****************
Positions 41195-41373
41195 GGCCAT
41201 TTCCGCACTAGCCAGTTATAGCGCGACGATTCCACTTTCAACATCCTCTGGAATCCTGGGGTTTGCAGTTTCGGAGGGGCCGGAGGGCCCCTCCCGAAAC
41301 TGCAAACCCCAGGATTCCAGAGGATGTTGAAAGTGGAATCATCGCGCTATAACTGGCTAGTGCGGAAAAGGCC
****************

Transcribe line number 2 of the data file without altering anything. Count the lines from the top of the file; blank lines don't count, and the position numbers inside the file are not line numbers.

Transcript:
41195 GGCCAT